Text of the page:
Community High School psychologist Sandra Wong wrote that Strassel goes above and beyond for his students. She said she has been in countless IEP meetings where students and parents have talked about how their child has found success, enjoyment, social acceptance and a purpose by being a part of Community Ensemble Theatre (CET).
“CET is quite the diverse group of kids that Quinn has taught to be accepting and supportive of each other,” she wrote, adding that parents have said that their children found real purpose in helping to create something successful, thus giving them joy and a boost in self-worth.
As a professor of curriculum and instruction at Eastern Michigan University, Ethan Lowenstein—who was once named Teacher of the Year in New York City schools—noted in his letter of nomination that he knows good teaching.
“And I have never met a teacher like Quinn Strassel,” he wrote. “Quinn is naturally gifted as a teacher, but it is his ability to relentlessly lead students to new heights and see the absolute best in themselves and in others that sets him apart.”
To be eligible for the award, the Teacher of the Year must serve an active role in the community, as well as in the school district.
Strassel has directed the Burns Park Players in several productions and is the founder of Michigan Teacher and Allies for Change (MTAC) a coalition of teachers, parents, students, and administrators all working to advocate for strong public schools in Michigan. The Strassel Forum takes part in several community service projects each year.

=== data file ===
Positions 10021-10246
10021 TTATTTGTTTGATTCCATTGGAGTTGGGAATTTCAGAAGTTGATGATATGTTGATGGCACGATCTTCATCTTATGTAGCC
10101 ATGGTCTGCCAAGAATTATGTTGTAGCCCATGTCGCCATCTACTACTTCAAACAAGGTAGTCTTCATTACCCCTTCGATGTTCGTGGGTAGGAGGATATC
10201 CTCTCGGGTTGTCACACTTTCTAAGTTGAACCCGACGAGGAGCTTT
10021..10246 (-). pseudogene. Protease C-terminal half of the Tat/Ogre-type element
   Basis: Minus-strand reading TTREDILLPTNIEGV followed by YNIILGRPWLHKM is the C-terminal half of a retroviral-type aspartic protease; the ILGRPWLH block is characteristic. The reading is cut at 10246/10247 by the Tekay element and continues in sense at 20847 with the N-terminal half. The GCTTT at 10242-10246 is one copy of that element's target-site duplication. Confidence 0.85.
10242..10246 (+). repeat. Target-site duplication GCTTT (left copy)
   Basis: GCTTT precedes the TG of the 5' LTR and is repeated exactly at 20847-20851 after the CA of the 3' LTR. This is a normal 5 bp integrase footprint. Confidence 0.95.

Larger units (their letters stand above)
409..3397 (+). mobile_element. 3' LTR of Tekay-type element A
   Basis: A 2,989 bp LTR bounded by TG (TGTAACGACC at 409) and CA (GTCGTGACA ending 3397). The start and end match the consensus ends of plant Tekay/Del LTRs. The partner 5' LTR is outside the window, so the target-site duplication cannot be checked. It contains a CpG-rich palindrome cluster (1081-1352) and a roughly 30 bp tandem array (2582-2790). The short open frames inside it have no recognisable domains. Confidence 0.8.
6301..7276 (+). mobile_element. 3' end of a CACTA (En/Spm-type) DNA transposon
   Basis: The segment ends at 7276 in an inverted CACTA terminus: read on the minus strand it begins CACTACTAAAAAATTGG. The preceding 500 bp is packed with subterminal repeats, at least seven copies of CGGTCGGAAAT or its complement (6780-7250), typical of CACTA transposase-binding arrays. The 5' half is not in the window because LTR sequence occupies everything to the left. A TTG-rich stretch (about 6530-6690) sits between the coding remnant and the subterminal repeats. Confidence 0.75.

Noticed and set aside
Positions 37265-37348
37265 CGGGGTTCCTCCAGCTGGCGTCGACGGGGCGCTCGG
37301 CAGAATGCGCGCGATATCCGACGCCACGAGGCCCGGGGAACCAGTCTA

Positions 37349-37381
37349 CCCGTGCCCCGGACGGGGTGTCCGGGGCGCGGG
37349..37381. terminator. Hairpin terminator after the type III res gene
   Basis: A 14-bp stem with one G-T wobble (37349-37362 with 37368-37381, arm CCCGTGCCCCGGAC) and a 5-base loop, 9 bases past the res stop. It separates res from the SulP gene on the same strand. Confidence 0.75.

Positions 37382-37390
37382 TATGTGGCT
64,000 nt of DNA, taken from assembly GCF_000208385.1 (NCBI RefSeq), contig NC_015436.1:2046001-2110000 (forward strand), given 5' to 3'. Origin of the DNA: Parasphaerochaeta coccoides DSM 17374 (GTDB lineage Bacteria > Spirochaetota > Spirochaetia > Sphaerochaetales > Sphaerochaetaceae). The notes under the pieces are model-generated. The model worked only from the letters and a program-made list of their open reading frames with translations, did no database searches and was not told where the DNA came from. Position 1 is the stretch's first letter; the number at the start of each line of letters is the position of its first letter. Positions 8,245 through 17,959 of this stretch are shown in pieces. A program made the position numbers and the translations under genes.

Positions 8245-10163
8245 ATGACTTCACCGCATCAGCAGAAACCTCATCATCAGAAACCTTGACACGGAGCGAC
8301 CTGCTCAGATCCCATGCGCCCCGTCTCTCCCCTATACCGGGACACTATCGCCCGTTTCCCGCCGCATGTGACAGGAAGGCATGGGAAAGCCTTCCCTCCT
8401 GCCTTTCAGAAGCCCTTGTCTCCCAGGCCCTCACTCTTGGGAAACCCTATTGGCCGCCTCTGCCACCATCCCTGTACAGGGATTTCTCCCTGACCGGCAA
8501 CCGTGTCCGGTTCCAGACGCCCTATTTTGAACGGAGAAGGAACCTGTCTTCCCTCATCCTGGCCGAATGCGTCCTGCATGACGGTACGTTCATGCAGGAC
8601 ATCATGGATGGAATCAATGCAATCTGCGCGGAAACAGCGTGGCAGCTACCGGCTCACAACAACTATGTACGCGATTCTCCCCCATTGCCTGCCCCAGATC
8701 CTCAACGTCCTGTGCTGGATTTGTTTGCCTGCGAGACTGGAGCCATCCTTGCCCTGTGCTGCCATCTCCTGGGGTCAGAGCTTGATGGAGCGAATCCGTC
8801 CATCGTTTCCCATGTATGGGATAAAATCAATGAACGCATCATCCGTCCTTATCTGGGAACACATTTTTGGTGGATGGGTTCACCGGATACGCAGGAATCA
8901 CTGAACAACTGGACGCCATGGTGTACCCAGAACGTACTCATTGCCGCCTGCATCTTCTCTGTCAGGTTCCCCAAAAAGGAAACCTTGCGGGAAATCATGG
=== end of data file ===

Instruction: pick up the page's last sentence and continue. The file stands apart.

Strassel, an Ypsilanti High School graduate, received a B.F.A in Theatre Performance from the University of Michigan (2001), a post-bachelors teacher certification from Eastern Michigan University (2002), and a master’s in broadcast journalism from Boston University (2007). He began his teaching career at a public high school in Brooklyn, N.Y. and has been teaching at Community since 2011.
This school year, he taught classes at three schools: Pathways, Claque Middle and Community High, where he teaches acting and Forum, which includes academic and personal mentoring, community service, service to the school, and student governance.
In addition to teaching classes, Strassel spends many school nights in the theater directing three productions per year: two plays and one “24 hour Theatre” production where students write, direct, act and stage a series of plays within 24 hours.
Milo Tucker-Meyer, a 2016 CHS graduate, said that Strassel made sure every student knew exactly how valuable they are to others.
“He would tell us about staying in the moment and being fully present, fully alive,” he wrote.
Second runner-up for the award is Jeff Austin, who teaches English/humanities/writing at Skyline High School, and will be profiled next week in the Ann Arbor District News during Teacher Appreciation Week.
Award recipients will be recognized at the A2Y Early Edition Breakfast on May 17 at the WCC Morris Lawrence Building.